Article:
tracted by 3D Bilateral Filter (3DBF). The similarity
between study of He et al. and this paper is that
both training datasets can be manipulated. 3DBF can
perform better by downsampling and upsampling,
similar to the volume of our training dataset gen-
erated parametrically that decelerates or accelerates
the computing power with the number of elements
in the dataset.
Researches working with 3D objects in either
mesh or surface format, are found similar to our re-
search. Even though the main aim is not labelling the
architectural elements, most of the researches’ back-
bone relies on it. In Hua’s research (2014), for exam-
ple, a design synthesis algorithm takes Google Ware-
house repository and according to mesh informa-
tion on the models, classification of architectural el-
ements occurs inductively. First, the smallest meshes
are found. Then, they are merged incrementally to
label the objects as columns, walls, stairs etc. There-
fore, the adjacency plays an important role. However,
using a repository may be a problematic method
to train and/or test bigger datasets because of the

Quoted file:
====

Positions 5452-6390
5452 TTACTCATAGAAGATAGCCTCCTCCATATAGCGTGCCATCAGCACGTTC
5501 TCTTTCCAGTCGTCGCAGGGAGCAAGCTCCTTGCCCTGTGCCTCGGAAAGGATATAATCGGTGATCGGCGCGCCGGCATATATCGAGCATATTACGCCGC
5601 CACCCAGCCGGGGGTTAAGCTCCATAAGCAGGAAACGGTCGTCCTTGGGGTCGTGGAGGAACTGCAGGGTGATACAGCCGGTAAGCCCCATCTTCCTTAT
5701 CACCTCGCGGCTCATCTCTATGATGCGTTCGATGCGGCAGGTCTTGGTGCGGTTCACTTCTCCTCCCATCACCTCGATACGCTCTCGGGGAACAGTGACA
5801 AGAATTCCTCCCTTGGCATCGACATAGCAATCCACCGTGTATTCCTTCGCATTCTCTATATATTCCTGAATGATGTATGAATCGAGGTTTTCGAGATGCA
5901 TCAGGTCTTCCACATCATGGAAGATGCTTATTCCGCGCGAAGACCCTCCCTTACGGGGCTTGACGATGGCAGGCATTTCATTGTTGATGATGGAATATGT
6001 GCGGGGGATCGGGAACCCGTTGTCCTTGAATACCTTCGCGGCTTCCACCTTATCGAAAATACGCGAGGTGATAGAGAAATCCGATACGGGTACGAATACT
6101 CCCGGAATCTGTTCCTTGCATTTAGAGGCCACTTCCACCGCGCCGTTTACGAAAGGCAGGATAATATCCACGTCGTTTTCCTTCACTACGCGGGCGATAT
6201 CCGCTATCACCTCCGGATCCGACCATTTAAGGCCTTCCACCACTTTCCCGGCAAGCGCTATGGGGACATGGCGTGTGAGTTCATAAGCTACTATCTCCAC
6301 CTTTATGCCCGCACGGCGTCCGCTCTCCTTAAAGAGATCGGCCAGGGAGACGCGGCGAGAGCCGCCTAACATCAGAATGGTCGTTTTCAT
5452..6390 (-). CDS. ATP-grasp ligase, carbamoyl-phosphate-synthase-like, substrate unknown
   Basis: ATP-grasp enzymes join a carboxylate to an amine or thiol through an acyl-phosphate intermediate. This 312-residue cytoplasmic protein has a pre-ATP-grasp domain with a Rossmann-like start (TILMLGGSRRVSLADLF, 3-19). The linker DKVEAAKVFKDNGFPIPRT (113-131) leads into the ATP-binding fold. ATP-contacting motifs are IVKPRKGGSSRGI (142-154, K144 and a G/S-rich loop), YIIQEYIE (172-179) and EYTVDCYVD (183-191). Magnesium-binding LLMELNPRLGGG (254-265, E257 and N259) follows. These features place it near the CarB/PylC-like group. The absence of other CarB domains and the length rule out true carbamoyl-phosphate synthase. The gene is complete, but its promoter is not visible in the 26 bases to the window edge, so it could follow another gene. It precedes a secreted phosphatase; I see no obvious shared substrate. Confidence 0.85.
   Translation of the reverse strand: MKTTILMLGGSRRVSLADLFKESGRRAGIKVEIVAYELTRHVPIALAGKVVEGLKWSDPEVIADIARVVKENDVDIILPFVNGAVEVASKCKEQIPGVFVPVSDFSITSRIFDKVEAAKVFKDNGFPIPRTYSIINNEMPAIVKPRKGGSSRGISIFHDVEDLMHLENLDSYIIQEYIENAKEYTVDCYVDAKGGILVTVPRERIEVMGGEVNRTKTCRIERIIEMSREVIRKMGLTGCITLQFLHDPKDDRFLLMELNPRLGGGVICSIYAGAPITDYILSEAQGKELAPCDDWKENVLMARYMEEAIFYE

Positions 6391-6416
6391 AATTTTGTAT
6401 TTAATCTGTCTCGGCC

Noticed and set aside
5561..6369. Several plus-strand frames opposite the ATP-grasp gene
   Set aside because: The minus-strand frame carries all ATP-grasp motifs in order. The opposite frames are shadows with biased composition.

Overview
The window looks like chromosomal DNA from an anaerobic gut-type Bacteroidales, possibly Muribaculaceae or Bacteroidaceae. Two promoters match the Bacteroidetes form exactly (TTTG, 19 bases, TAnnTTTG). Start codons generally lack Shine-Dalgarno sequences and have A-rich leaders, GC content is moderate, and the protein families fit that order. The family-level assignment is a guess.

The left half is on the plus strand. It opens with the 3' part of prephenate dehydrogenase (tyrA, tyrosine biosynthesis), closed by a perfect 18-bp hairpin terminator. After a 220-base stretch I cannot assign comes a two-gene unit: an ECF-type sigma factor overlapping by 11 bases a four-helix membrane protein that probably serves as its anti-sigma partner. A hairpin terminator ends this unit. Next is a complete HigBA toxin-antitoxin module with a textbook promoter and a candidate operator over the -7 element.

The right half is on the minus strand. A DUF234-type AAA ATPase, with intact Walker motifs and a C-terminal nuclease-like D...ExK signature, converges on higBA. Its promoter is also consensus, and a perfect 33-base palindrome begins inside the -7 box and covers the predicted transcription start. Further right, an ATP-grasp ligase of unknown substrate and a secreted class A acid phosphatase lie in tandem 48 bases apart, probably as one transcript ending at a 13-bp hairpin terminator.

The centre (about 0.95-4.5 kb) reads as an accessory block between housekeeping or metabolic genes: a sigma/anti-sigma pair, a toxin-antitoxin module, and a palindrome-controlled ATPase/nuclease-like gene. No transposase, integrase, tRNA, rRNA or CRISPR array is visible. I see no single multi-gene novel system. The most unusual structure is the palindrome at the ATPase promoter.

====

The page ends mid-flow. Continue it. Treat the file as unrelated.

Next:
lack of the variety of examples and different adjacent
components. Hence, generating a training set from
scratch for the current study can prevent such prob-
lems.
Bassier, Vergauwen and Van Genechten’s re-
search (2016) is a bit different than Hua’s (2014) in
terms of dataset and the problem definition. It takes
point-cloud data and transform it into meshes with
Pointfuse, and then into surfaces with Grasshopper.
During these transformations, noise reduction is ap-
plied so that a clear dataset can be obtained. The
dataset including vertical and horizontal architec-
tural elements in surface format is utilized to clas-
130 |eCAADe 36 - AI FOR DESIGN AND BUILT ENVIRONMENT - Volume 1
sify architectural components of a new test set. By
doing so, they achieve an as-built Building Informa-
tion Model without dealing with complex vector el-
ements in point-cloud data. Their working environ-
ment, Grasshopper, inspires our research. On the
other hand, working with surfaces and their features
becomes a key point in our classification problem just